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26 MARKET TIMES • JUNE 2019 Catford’s neighbourly market
celebrates its first birthday
 By NICOLA GOULD
   THE times they are a-changin’ in Catford, South London, and the artisan food market which sets up stall on the pedestrianised Broadway on the last Sunday of each month is one sign of the shift.
But Lewisham Council is adamant that the aim isn’t to create an on-trend destination Borough- style market as more and more young professionals move into what used to be a down- to-earth community in South East London.
The market, which recently celebrated its first anniversary, is all about baking, making and selling local, with neighbours buying tasty home-cooked products from each other.
Deborah Efemini, a project manager for Team Catford which is tasked with promoting community engagement, hit on the idea of a monthly artisan food market and Lewisham Council put the project out to tender.
“We got interest from several operators but I felt what they were planning wasn’t Catford,” Deborah said.
So she decided to go it alone and launch a market that would work well for all the community. It needed to be an event with something for all the family and an outlet for local people wanting to launch or grow food, drink or craft businesses.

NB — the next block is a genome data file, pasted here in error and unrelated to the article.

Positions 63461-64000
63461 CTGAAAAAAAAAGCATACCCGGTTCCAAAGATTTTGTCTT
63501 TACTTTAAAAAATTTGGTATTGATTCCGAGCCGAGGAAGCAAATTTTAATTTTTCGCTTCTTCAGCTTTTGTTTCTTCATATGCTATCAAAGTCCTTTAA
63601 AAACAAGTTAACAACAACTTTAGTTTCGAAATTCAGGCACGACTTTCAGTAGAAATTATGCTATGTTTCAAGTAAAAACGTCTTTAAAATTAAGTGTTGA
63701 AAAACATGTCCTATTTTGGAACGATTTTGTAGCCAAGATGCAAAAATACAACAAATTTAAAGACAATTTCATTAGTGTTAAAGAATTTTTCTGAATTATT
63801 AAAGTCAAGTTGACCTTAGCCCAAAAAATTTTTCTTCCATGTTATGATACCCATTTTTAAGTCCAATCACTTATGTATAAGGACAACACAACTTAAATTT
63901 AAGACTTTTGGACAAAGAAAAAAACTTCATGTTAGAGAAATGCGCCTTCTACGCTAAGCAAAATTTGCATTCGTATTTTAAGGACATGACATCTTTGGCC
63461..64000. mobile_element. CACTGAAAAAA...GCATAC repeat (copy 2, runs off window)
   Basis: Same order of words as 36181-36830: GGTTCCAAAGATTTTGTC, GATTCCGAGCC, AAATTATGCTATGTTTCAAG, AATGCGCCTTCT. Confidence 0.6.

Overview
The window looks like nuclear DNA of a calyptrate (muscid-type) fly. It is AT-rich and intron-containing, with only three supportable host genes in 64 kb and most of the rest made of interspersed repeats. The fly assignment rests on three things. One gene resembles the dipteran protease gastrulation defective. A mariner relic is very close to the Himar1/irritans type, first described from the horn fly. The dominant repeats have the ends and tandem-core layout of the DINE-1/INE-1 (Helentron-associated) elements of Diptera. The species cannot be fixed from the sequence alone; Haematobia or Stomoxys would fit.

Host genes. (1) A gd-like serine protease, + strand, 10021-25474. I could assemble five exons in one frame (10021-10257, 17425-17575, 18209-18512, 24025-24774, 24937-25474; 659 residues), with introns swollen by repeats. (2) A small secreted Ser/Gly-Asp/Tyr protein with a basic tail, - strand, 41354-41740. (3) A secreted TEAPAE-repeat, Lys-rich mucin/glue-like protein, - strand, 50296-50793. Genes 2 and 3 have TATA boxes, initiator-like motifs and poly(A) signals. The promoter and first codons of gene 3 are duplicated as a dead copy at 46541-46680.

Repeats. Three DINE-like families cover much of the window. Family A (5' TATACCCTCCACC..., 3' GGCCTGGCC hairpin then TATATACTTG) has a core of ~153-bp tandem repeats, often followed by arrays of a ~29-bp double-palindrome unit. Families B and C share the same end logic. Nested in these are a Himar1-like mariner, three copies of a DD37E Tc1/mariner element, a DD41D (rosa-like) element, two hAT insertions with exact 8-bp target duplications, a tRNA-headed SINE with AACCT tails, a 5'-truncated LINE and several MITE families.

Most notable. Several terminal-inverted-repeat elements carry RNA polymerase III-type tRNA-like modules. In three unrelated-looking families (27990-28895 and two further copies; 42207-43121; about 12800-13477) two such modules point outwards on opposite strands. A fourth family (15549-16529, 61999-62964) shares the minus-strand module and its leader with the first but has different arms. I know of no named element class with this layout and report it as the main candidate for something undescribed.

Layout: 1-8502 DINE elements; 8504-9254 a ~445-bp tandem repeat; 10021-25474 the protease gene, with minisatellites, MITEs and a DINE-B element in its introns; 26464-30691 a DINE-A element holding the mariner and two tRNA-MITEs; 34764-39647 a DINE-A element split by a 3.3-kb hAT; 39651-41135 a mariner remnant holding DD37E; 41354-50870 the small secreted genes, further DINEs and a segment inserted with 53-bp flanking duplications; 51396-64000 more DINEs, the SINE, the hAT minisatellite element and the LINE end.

Deborah was lucky to have the perfect market location outside Lewisham Council’s main offices. Broadway is a recently improved
pedestrianised street in the heart of the community which hosts a general market, although there are only four or five regular stalls each market day.
The council invested in substantial Vitabri gazebos and Deborah succeeded in recruiting 20-odd specialist food, drink and craft businesses interested in standing the market.
“We have some wonderful businesses and they are all from South London, with a significant number from Catford itself,” Deborah said.
The traders are an eclectic mix of bakers, makers and foodies who share a passion for high quality, artisan food and drink and want to share that passion with the local community.
They pay £40. The gazebos are put up and down for them and they get free electricity.
Deborah organises family-friendly activities such as face painting and there is live music to add to the atmosphere.
There are now more than 20 traders signed up ranging from established businesses to new enterprises and hobby businesses.
And the markets are going from strength to strength, with locals turning up in good numbers and visitors starting to discover the new market too.
A doctor serves up Caribbean cuisine, and fellow traders include a physiotherapist, a social worker, a PE teacher and a former investment banker.
Former high flying banker Rinku Dutt is enjoying a new career selling her home- made Indian street food with the help of her father, Ron, and husband, Neelan. She serves queues of regulars from her converted horse box pictured opposite















































































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